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The Vermont Department of Motor Vehicles (Vermont DMV) is the state agency in charge of driver records. They issue them to government agencies, insurance companies, employers, and others in need of the information. For example, insurance providers often use these records before setting car insurance rates, and employers use them for background checks.
The state issues many different kinds of reports based on the driver, their accident history, crash reports, vehicle information, and previous license activity. In addition, they allow individuals to get a copy of their own and others to get copies as long as they follow strict Driver Privacy Protection Act (DPPA) laws.
The records contain personal details such as the driver's name, address, date of birth, social security number, driver's license number, and physical description. Other information in these reports includes crash history, vehicle information, auto registration details, license status, revocations, suspensions, and cancellations. They may also have auto insurance and criminal driving convictions.
Individuals can request records by downloading the proper form #VG-116 and bringing it along with the fee to the Montpelier office. Requestors must schedule an appointment. They do not accept walk-ins.
Companies, employers, and insurance companies must fill out a bulk request form #VG-118 and set up a subscriber agreement with the NIC Vermont.
The state of Vermont offers various driving and driver-related records. Each comes with a specific fee that the user must pay when purchasing. The list of record fees is as follows:
Anyone 15 years or older can apply for their Learner's Permit to begin driving. The state uses a graduated license program to allow drivers to drive legally.
Someone using a Learner's Permit must be accompanied by:
The driver must maintain a "clean" driving record for the previous two (2) years. Someone must possess a Learner's Permit for at least one (1) year before they can apply for their Junior Driver's License. Before applying for their Junior Driver's License, the driver must complete 40 hours of practice driving, with ten of them nighttime driving. They must be accompanied by one of the individuals above while practicing.
The Junior Driver's License also comes with some strict restrictions. When someone turns 18, they can apply for their full, unrestricted license. Some infractions that will revoke either a Learner's Permit or Junior Driver's License are:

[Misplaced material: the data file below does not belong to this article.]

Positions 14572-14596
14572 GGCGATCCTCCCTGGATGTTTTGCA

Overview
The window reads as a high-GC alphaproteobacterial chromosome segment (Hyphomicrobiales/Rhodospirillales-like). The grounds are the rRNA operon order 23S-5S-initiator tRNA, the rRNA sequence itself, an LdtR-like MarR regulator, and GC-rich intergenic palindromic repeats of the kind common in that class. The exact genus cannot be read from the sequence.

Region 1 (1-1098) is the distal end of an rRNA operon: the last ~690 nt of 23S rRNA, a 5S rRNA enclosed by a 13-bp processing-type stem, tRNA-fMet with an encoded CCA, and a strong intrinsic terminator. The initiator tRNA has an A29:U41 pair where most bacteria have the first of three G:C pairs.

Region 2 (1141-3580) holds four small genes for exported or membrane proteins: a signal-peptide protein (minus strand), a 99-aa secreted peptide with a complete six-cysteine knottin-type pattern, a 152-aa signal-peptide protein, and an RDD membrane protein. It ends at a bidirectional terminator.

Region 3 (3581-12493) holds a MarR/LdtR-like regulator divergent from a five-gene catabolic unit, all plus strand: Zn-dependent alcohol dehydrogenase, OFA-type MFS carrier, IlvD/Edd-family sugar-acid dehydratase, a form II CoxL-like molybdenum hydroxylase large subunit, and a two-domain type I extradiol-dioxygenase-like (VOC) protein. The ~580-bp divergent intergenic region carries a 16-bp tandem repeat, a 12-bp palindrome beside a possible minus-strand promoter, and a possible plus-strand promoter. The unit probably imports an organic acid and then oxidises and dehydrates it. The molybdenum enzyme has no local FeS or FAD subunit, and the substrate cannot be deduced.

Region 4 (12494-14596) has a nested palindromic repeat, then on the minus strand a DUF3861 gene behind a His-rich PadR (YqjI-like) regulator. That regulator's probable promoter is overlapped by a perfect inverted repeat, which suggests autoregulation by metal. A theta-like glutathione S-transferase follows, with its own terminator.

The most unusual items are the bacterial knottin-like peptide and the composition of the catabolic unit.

Some other laws, according to the Vermont DMV, are:
The state of Vermont has various Vermont driver records. The most commonly ordered and useful types are as follows:
The record is a popular record containing personal information along with accident history, driving offenses, failed court appearances, license suspensions, revocations, and driving restrictions, along with other information. This report will only cover the last three years.
The certified complete operating record is a complete driving history that contains all the same information as the 3-year record but will cover all the time between the driver's first license up to their current one.
Criminal driving offenses are serious crimes that usually result in the driver spending time in jail or prison, paying a hefty fine, and losing their driving privileges. Sometimes the court will order them to take a defensive driving course also. Some examples of criminal driving offenses are:
Civil driving offenses are minor traffic violations that usually end up with just a fine. Some examples of these are:
The state of Vermont tracks all driving data to create programs that improve roadway and highway safety. Some interesting facts based on the state's findings are:
Below are some frequently asked questions about state driving records.
Vermont closely follows strict DPPA laws, so only someone with a valid legal interest can get a copy. That may include insurance companies, researchers, employers, private investigators, government agencies, and law enforcement, along with others who follow the laws and get your consent.
No. The state does not have an online system to request or view driver records.
When requesting a copy of your driving record, you will need your name, VIN, make, model, and license plate for your vehicle. Additionally, you will need your driver's license number, social security number, date of birth, license expiration date, and the timeframe of the report requested.
Yes, the state does use a point system, and if you accumulate 10 points over a two-year period, your license will be suspended.
According to the VDMV, "Reinstatement requirements will vary depending on your offense. Contact us for your specific requirements.
Common requirements may include:
Below are some helpful state driving record links.
Disclaimer: The materials presented here are for informational purposes only. The information is taken from state and local resources, and is current as of the most recent site update. Changes made by state and local departments and agencies after our latest update may render some information and fees outdated, and may cause links to break and forms to be unavailable. Infotracer strongly encourages you to visit the relevant state and local resources to ensure you have the most recent information.